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  • What To Know About Small-Dollar Loans

Personal loans come in all shapes and sizes. They may help borrowers finance both major and minor purchases, depending on the terms of each loan. If we are talking about the loan amount, this type of financing falls into two groups: small-dollar loans and large-dollar loans. While the latter is often associated with certain requirements that every applicant needs to meet to qualify, a small-dollar loan gives you the option to get fast cash easier and over a shorter period of time.

Small-dollar loans are typically made for less than $2,000 and are repaid on a predictable schedule in the form of regular, equal installments over a few weeks or months. They may be an attractive choice if you are looking for low-cost and short-term financial products from reputable institutions, including banks, credit unions, and online lenders.

Speaking of online banking, many providers offer online applications for small-dollar loans. So, once you have narrowed down your choices, you may apply for this type of loan online, fill out the form, and find out if you have been approved within minutes. But before you go any further, consider the pros and cons of a small-dollar loan to be sure it is the right fit for you.

The Building Blocks of Small-Dollar Loans

Like most other sources of financing, a small-dollar loan consists of four aspects you need to take into account before you take one out: dollar amount, interest rate, repayment period, and loan costs.


Dollar Amount

This type of financing is under the small-dollar loan program, which is part of the Consumer Protection Act. It means that financial institutions are legal to offer people affordable alternatives to high-cost and large-dollar loans Filld. As a result, customers are allowed to borrow up to $2,000 depending on the banking institution, and the money is typically borrowed in increments of $100.

Interest Rate

A percentage rate is a basic factor charged to the borrower for the funds loaned. Your small-dollar loan may show two rates: your annual percentage rate (APR) and your interest rate. The former includes fees associated with the loan (we will talk about it later). 

As of the interest rate, small-dollar loans are usually offered to consumers as much as 36%. This number is still significantly lower than payday loans, which can charge around 300% and 400% in interest. Moreover, borrowers are able to repay small-dollar loans over the course of time instead of by their next paycheck, as it is with payday loans.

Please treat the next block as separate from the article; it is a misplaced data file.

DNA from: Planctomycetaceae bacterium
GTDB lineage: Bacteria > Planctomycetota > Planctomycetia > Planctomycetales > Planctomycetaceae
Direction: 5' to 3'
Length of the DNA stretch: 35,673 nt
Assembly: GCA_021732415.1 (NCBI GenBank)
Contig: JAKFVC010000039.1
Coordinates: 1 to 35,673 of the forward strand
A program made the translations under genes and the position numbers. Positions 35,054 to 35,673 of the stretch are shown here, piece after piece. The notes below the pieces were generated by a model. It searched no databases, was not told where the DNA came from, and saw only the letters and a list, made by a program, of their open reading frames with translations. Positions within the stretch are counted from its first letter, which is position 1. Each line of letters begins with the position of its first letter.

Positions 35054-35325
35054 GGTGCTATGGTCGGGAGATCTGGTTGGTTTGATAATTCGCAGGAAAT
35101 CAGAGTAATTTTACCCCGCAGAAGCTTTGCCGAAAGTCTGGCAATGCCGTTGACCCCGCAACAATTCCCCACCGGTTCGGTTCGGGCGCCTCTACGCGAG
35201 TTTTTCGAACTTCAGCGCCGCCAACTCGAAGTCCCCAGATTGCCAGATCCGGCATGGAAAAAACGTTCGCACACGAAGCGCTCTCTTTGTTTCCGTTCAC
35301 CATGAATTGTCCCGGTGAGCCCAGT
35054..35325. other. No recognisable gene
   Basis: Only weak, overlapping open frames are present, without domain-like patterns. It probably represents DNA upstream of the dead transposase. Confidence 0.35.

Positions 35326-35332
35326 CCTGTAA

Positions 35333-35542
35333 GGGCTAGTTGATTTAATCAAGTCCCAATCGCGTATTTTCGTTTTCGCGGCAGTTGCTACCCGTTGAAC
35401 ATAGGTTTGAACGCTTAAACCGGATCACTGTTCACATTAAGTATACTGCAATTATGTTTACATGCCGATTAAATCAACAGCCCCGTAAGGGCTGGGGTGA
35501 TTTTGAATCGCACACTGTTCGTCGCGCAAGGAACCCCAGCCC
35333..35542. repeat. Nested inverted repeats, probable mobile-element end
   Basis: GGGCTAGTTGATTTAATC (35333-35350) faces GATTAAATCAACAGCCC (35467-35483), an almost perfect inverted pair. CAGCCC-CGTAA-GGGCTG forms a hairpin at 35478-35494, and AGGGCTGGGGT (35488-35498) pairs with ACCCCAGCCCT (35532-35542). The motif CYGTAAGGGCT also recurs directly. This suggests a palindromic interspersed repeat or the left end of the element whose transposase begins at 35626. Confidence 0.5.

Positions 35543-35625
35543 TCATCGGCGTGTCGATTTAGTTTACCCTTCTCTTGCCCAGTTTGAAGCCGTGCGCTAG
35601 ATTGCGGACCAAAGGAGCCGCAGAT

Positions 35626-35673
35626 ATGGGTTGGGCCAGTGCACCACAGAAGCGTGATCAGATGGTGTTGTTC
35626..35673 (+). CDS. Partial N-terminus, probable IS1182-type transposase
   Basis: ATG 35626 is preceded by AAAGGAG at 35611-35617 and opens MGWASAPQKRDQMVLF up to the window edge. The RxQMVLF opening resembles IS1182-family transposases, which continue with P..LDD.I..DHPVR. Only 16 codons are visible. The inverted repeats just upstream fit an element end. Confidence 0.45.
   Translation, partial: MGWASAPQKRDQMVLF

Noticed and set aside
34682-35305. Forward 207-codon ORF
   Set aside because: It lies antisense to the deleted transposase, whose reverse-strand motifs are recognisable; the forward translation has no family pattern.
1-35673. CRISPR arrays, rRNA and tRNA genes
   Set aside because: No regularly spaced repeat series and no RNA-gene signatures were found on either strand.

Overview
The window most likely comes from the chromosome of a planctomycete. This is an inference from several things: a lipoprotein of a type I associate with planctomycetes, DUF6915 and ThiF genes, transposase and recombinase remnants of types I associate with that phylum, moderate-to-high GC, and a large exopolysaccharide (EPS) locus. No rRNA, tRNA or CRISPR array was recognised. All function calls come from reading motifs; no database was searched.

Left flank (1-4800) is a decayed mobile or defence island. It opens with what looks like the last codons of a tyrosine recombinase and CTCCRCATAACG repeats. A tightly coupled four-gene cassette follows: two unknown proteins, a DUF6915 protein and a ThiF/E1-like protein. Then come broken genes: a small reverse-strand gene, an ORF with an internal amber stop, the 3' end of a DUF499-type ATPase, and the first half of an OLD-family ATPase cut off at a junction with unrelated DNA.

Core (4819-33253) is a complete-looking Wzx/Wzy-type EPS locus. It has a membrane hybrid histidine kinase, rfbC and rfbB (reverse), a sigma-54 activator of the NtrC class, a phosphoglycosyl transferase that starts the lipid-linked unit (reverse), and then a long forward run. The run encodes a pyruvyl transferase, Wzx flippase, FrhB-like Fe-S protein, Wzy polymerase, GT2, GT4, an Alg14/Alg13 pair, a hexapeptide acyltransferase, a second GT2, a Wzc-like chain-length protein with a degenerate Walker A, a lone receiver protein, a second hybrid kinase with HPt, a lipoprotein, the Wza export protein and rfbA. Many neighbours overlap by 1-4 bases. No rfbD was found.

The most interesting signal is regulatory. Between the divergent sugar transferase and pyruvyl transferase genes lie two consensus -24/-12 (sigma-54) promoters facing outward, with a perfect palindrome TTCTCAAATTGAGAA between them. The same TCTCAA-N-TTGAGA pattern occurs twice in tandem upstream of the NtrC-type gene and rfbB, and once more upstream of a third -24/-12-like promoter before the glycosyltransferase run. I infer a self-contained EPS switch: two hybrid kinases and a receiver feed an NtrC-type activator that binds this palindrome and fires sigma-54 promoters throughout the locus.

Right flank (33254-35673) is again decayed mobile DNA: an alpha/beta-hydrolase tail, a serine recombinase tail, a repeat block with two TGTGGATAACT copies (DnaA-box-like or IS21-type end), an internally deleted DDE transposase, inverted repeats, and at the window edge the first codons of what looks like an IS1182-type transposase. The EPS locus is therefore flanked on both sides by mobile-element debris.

Repayment Period

Repayment periods usually vary from loan to loan and financial institution to financial institution. However, technically speaking, since this type of loan is designed to meet immediate financial needs, they are mostly short-term with repayment terms that consist of making three equal monthly installments over three months. That said, some other small-dollar loans may have a repayment timeline of up to two years.

Loan Costs

Aside from the interest rate, a small-dollar loan (and most loans in general) comes with additional charges you need to include in your repayment plan. 

Small-dollar loan fees have fixed rates with no hidden costs. The rates can be as little as a flat fee of $5 for the entire loan, a simple pricing fee such as $12 for every $100 you borrow, or a fixed percentage rate.

Examples of Small-Dollar Loans

Both financial institutions and online lenders offer a variety of small-dollar products, including the following:

  • Installment loans: short-term loans with a fixed APR that you need to repay in a series of equal monthly obligations over a few months.
  • Single payment loans: small-dollar loans that are given in a lump sum of money, which you then repay in regular monthly payments with interest.
  • Deposit advance loans: they allow you to receive up to $500 in advance, the amount, which the bank deducts from your next direct deposit (plus a service fee).
  • Credit cards: low-cost short-term options that are paid back at the end of the statement or grace period and have a one-time fee that typically is 3% or 5% per amount.
  • Overdraft protection services: they are similar to deposit advance loans, where the principal and a service fee are deducted from your account on the due date.

Pros and Cons of Small-Dollar Loans

What’s a good reason to take out a small-dollar loan? When is it a bad idea to go for it? Here are the pros and cons of small-dollar loans to help you clear everything out.


Even though small-dollar loans are considered short-term, they have longer repayment timelines than payday loans and should be paid back over a few months. The interest rate is a fixed rate with no hidden charges. Small-dollar loans are mainly unsecured and require no collateral to take out the money. Last but not least, they are easy to set-up and quick to take-out.


Many financial institutions require borrowers to have an open checking account with them for at least 6 to 12 months. They also do a credit inquiry to decide approval amounts and interest rates for small-dollar loans. Because of that, they can affect your credit score if you stop making payments on time or before the due date.

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